Joining Meier are educators from DPS and beyond. This simulation is an experiential class demonstrating the trust- and relationship-building that Anyon’s work has shown to be effective. Each facilitator has an individual iteration of the exercise. Some teachers begin and/or end each lesson with a brief discussion. Others engage their students with lengthier, in-depth conversation during class periods. But regardless of the details, Meier says, circles like these have emerged as a way to check in with students and resolve conflict or prevent future escalation in an inclusive and respectful manner.
“When restorative practices are implemented well, they shouldn’t just make school a place where students feel safe and welcome and included,” Meier says. “They should also be a place where families feel that way and staff feels that way. If we do this right, it will actually make all the stakeholders in a building feel like they are part of the community.”
In her circle, Meier fosters that community through consensual ground rules. The agreed-upon guidelines create the atmosphere in which participants can comfortably divulge their moods, share stories about their successes, reflect upon their struggles and honor those who have influenced them. A bevy of activities including dialogue, games and artistic projects sow an easygoing ambiance.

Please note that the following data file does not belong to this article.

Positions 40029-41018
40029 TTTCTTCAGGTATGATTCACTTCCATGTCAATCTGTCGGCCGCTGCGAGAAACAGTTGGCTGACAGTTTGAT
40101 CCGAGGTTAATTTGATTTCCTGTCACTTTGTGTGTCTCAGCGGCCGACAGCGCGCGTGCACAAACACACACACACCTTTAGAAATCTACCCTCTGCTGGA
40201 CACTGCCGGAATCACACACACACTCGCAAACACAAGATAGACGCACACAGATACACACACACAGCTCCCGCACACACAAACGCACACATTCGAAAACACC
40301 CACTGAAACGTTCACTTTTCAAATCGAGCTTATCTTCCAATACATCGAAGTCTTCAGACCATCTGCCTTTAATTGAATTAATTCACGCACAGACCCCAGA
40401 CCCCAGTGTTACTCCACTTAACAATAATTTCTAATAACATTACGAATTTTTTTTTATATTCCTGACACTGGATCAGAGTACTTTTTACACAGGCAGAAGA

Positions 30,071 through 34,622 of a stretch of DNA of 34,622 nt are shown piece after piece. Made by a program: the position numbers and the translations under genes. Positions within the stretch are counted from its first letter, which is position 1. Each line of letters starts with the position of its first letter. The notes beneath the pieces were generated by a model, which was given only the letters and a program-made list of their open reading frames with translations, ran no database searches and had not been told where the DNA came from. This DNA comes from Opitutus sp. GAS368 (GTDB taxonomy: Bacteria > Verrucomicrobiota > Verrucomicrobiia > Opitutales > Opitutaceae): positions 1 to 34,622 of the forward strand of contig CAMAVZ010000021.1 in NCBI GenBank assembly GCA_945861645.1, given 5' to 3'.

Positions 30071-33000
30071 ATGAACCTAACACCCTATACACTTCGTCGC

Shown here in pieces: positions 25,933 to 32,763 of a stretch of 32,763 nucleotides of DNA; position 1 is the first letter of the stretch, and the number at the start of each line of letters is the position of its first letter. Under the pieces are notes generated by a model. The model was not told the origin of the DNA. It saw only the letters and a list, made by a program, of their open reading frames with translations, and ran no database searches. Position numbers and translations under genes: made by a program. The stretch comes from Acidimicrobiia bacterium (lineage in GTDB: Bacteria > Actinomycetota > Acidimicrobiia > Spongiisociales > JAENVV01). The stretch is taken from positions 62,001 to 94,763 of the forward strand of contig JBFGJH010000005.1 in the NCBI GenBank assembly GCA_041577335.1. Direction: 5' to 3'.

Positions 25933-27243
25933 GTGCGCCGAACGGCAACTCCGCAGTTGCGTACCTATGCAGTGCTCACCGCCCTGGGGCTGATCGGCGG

The exercises allow those who partake (this is merely an opportunity to participate, Meier stresses, not a requirement) to touch, talk, listen, write, read and connect with their peers.
“Talking pieces” dot the center rug, contributions from each member to share a meaningful personal object while establishing the order of conversation.
“One of the things I love about our partnership with DU is it echoes that idea of our education system is all of our responsibility. Knowing that we have this institution that is going to support us in this process, it’s just going to reinforce this idea that we’re all in this together. If we want to have a high-quality public education system, we all have to find ways we can support it.”Allison Meier Restorative Practices District Coordinator, Denver Public Schools
Ultimately, Meier and Anyon hope these circles can not only serve as reactions to classroom clashes, but proactive ways to establish relationships, create community and prevent conflict. Anyon’s data shows that restorative practices are working equally well for children of all racial identities. But as she continues to document districtwide progress, she realizes that there are still improvements to be made.
“The challenge is that for [restorative practices] to address disparities, it has to work better for students of color than it does for white students,” she says. “For it to actually impact disparities and reduce inequality, we have to find ways for it to be even more effective with the groups that are overrepresented in suspensions. And in my mind, that means addressing issues like implicit bias and discrimination in schools.”
To take on those issues, Denver Public Schools is embarking on a thorough process of interviewing students and educators in person, to measure the implementation of restorative practices. For Meier, DU’s research in “benchmarking,” as it’s known, is essential to making a meaningful and widespread change.
“One of the things I love about our partnership with DU is it echoes that idea of our education system is all of our responsibility,” Meier says. “Knowing that we have this institution that is going to support us in this process, it’s just going to reinforce this idea that we’re all in this together. If we want to have a high-quality public education system, we all have to find ways we can support it.”